Only 6.7 percent of office-based doctors routinely e-mailed patients in 2008, despite indications that many patients want to e-mail their physicians and that e-mailing might foster better communication between patients and doctors. The finding comes from a new Robert Wood Johnson Foundation-supported survey and accompanying issue brief from the Center for Studying Health System Change (HSC).
The issue brief highlights that only 34 percent of office-based physicians have the capability to e-mail patients. Of those, fewer than one in five regularly e-mail their patients. Physicians pointed to increased workloads without increased reimbursement, concerns about liability and privacy and uncertainty about the impact on quality of care as contributing to their reluctance to e-mail. Physicians in practices that use electronic medical records—and those working in health maintenance organizations (HMOs) or medical schools—were more likely to e-mail with patients, but even among the highest users, only 50 percent reported routinely e-mailing patients.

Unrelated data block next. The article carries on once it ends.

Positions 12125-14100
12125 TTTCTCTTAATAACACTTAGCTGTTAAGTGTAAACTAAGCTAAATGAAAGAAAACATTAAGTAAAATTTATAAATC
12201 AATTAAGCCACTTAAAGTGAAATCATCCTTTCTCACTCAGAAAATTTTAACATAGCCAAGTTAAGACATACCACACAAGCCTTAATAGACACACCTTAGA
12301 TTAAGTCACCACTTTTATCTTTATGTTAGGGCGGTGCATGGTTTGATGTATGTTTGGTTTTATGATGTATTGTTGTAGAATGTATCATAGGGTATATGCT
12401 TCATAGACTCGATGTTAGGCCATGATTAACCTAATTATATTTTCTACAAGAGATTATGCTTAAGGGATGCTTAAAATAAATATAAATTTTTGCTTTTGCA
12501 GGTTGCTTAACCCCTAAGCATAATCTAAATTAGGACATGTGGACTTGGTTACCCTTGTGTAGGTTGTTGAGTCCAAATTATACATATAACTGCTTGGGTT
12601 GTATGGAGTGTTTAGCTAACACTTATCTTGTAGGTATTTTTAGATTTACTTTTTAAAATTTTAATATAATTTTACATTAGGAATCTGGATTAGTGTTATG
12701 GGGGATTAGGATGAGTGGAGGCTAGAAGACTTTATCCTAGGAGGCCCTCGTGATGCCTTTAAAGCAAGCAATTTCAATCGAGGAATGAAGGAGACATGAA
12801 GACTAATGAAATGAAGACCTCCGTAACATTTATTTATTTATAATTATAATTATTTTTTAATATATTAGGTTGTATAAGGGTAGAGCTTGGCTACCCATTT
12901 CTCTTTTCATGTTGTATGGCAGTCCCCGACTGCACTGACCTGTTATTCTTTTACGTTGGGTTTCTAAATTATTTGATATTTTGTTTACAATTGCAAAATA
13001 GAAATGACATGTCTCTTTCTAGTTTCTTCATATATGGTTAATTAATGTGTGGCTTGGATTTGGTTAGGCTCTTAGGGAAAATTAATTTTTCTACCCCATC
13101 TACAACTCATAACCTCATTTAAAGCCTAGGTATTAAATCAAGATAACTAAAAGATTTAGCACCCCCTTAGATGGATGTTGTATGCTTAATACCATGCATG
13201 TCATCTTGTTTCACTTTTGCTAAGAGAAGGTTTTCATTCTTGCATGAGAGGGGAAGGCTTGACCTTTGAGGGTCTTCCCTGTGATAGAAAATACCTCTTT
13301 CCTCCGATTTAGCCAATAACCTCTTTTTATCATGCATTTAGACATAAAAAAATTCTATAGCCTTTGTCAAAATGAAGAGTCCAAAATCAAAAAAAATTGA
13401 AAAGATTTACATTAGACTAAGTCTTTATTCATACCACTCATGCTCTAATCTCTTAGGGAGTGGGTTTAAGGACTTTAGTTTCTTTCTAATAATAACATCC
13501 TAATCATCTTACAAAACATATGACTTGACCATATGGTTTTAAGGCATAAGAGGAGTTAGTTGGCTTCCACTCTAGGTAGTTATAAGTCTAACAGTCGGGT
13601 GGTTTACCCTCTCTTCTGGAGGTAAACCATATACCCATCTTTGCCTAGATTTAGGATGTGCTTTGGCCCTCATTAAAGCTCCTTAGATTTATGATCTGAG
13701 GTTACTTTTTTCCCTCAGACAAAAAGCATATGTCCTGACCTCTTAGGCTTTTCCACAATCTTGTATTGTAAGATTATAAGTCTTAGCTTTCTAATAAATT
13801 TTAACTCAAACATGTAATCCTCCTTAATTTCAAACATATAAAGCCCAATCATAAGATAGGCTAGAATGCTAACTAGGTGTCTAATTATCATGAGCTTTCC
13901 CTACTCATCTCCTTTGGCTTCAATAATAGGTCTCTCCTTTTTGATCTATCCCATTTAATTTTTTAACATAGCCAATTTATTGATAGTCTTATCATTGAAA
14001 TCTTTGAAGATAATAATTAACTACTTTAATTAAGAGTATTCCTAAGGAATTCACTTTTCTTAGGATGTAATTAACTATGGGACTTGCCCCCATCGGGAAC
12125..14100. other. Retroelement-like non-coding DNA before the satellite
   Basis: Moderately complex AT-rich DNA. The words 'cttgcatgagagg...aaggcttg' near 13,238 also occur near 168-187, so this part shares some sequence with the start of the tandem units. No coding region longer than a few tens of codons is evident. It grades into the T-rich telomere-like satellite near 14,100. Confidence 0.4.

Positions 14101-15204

The authors note that federal policy efforts may spur physicians to increase their frequency of e-mailing with patients, but also suggest that more research is needed on the benefits of increased e-mail communications. If the results are promising, they conclude that expanding support and/or reimbursement to encourage e-mail communication between physicians and patients could be a worthwhile investment.